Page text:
Elderly husband who died in SF carbon monoxide release ID'd

SAN FRANCISCO (KTVU/BCN) An elderly man who died of apparent carbon monoxide poisoning at a home in San Francisco's Bernal Heights neighborhood early this morning has been identified by the medical examiner's office as 78-year-old Even Lammers.

People living in the upper unit say their carbon monoxide detector was going off and they made the initial call to authorities.

"We just got it installed in October," said Sarah Reichanadter, a neighbor. "We are really thanking the universe and our management company for installing it just in time. We're alive."

Firefighters then checked on the elderly couple living in the lower unit shortly before 4:30 a.m.. They knocked, but nobody responded. And so they forced entry and found an elderly woman unconscious inside. She was taken to Saint Francis Memorial Hospital, which has a hyperbaric chamber specifically meant for carbon monoxide cases, according to Baxter.

Crews continued to search the lower unit at 301 Moultrie St. and found an elderly man, later identified as Lammers, also unconscious. Life-saving measures were unsuccessful and he was pronounced dead at the scene, Baxter said.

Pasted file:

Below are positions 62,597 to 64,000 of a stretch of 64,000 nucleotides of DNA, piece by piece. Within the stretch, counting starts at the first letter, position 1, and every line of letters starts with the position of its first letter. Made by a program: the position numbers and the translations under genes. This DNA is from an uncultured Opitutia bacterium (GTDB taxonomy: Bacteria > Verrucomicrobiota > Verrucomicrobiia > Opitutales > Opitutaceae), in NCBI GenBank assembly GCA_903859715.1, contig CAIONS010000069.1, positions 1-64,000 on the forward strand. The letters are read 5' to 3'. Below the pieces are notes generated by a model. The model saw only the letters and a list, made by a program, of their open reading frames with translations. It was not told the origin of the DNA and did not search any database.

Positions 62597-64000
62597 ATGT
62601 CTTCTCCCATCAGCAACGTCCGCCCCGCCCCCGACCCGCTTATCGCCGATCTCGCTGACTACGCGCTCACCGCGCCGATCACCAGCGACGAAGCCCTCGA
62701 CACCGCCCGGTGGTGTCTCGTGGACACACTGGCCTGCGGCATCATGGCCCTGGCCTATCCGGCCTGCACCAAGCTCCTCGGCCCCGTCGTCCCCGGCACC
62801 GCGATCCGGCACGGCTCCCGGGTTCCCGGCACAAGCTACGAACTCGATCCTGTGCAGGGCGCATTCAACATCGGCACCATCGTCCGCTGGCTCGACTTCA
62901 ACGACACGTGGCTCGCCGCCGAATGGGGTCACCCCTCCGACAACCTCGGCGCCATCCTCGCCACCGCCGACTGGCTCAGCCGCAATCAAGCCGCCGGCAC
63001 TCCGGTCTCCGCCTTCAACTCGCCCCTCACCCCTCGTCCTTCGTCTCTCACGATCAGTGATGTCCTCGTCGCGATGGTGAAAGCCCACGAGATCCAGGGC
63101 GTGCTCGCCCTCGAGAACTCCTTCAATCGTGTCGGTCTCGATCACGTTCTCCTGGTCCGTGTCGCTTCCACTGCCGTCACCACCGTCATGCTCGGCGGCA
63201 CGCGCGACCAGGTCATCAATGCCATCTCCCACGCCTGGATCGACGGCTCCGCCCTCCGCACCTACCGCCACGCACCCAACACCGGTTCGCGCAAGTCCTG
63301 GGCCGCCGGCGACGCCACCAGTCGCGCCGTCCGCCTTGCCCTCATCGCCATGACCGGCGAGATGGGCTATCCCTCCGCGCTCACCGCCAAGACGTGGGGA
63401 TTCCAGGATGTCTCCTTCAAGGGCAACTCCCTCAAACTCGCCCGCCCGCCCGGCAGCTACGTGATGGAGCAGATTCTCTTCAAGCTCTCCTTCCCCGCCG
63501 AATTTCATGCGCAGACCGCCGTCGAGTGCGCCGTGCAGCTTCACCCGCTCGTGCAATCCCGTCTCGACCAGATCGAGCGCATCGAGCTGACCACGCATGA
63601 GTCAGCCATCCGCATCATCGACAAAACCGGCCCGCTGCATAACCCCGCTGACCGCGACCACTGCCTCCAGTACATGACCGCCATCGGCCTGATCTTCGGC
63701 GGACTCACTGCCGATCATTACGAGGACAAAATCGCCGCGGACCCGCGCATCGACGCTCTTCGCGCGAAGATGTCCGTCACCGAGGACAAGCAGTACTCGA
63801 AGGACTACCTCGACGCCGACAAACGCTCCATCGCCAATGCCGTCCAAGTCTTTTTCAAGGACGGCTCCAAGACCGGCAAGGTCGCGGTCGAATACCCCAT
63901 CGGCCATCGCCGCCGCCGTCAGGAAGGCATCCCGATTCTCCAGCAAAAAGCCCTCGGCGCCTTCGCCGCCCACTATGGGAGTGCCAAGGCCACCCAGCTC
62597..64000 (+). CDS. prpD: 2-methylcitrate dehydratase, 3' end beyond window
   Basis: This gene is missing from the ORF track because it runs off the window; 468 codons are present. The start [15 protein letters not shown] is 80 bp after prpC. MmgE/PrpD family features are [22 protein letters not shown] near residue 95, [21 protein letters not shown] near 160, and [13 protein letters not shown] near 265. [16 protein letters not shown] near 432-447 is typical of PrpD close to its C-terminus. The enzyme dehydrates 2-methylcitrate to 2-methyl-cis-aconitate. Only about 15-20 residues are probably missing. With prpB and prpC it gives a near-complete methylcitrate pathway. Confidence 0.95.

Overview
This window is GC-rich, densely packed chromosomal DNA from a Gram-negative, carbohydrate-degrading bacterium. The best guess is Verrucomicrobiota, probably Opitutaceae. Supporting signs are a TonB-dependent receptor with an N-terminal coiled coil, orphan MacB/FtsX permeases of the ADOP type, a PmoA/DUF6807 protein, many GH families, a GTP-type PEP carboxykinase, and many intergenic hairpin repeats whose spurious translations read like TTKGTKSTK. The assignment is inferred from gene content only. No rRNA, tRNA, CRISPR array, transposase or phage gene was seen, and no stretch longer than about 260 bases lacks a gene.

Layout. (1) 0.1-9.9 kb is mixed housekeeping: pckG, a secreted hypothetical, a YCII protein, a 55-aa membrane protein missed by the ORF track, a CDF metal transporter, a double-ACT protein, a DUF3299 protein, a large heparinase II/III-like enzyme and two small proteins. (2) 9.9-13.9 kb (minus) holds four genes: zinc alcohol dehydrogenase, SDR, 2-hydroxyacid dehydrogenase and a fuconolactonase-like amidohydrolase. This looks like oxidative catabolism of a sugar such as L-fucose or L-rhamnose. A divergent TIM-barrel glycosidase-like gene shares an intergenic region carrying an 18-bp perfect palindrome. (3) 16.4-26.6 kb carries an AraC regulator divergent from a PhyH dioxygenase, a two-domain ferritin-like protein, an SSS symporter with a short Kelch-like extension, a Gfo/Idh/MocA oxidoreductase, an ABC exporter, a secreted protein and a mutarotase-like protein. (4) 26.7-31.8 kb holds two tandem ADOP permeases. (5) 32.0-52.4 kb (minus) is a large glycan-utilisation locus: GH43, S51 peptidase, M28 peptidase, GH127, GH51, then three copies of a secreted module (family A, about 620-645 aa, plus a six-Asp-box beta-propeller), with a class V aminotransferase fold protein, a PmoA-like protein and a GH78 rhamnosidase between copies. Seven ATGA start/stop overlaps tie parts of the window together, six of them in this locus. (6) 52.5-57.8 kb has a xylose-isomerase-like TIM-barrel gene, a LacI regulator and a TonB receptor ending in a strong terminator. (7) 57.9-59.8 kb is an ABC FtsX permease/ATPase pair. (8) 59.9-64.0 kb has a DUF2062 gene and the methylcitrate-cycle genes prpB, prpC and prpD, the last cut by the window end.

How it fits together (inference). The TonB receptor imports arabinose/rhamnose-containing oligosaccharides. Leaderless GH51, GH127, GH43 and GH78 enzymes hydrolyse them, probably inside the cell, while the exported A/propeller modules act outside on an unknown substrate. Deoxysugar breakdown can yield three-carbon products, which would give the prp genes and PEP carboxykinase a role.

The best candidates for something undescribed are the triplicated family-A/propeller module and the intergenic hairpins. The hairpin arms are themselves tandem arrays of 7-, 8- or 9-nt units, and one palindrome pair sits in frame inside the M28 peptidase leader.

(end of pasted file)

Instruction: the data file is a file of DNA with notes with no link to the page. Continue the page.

An elderly resident from the upper unit also ended up hospitalized after not feeling well, according to Baxter.

PG&E crews responded to examine appliances for a possible source of the carbon monoxide leak. Baxter said the most likely source is a water heater on the lower level.

Both units had carbon monoxide detectors that were working and sounded alarms, he said.

Fire officials encourage residents who hear a carbon monoxide detector alarm to immediately evacuate their home and then call 911.

Baxter said the fact that the residents in the upper unit called authorities right away might have ended up saving the life of the elderly woman in the lower unit.

Authorities have determined the cause of the carbon monoxide exposure. It was a faulty water heater pilot light. Often, the gas is called the silent killer.

"Carbon monoxide is odorless. You are not going to see it," said Baxter.

Anyone with concerns about whether an appliance is safe from carbon monoxide poisoning or whether a carbon monoxide detector is working properly can call PG&E at (800) 743-5000 for free inspections.


 

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